Yola — More than 40,000 children are at the risk of dying in the North-east due to the combined threats of acute malnutrition and medical complications arising from high prevalence of malaria, the World Health Organisation (WHO), has said.
In its annual report for 2018 released yesterday to journalists at a workshop on health emergency response in Yola, Adamawa State, WHO explained that the destruction of many health facilities and the killing of several health workers in the region by the Boko Haram insurgents have made response to health emergency cases difficult .
WHO stated that the frequent movement of the Internally Displaced Persons (IDPs) due to the unending crisis in the region has made the region stands a high risk of a repeat of outbreaks of diseases such as malaria, cholera, measles and meningitis, among the IDPs.
"With attacks on healthcare facilities and staff, access impediments due to insecurity and difficult terrains, the affected population remain at high risk of epidemic-prone diseases like cholera, measles, meningitis and viral hemorrhagic fevers such as Lassa fever and yellow fever," WHO said.
It added that malaria, acute respiratory infections and diarrhoea are the three leading causes of illness among the IDPs, especially women and children along with high level of severe acute malnutrition.
The health organisation appealed for more healthcare facilities and health workers to straighten the health system to aid prompt response to health emergency cases in the region.
WHO recommended the training and retraining of response team, sensitisation of people on personal hygiene, and adequate surveillance to areas prone to outbreaks, as well as public health information on prevention, which includes vaccination and immunisation.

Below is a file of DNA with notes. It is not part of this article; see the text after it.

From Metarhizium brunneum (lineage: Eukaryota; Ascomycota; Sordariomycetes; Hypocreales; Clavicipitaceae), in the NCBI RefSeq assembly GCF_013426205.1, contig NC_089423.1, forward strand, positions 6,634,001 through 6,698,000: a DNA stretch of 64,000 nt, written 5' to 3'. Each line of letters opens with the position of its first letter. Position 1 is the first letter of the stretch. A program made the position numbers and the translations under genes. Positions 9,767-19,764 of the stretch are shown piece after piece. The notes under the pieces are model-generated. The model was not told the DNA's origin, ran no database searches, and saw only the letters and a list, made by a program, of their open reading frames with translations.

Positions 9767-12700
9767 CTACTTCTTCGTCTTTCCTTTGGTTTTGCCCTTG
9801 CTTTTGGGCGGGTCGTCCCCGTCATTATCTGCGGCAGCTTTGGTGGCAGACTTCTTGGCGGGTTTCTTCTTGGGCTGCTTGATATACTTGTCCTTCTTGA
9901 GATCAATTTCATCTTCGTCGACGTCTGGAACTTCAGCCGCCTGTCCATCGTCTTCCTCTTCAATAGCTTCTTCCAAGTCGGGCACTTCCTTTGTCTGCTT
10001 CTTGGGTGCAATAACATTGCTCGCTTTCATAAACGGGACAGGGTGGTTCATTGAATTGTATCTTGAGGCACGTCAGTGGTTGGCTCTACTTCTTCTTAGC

WHO also highlighted its major achievements in 2018, adding that more than 2.5 million children were offered routine immunisation by mobile health teams, two million IDPs vaccinated against yellow fever, and more than 1.3 million provided with integrated healthcare intervention, including routine immunisation, ante-natal care and treatment of minor ailments in hard-to-reach areas.
The world body also said one million protected against cholera in Kukawa, Bade in Yobe State, as well as in Mubi North and South, and Mahia Local Government Areas in Adamawa State.
"More than 748,000 children de-wormed and supplemented with vitamin A across Borno, Yobe and Adamawa states, over 640,000 mothers and caregivers reached with key messages on infant and young child feeding (lYCF)," the report added.
WHO said it also treated 216,000 children for malaria, cough, pneumonia and diarrhea by 1,120 Community Resource Persons (CORPs), special intervention team reached 150,000 children with routine immunisations and 28,000 pregnant women reached with free HIV testing and Counselling Service (HTS) in Yobe State.
WHO also said that more than 21,000 beneficiaries have been provided with mental health services for the first time at the primary health care facilities in Borno State alone.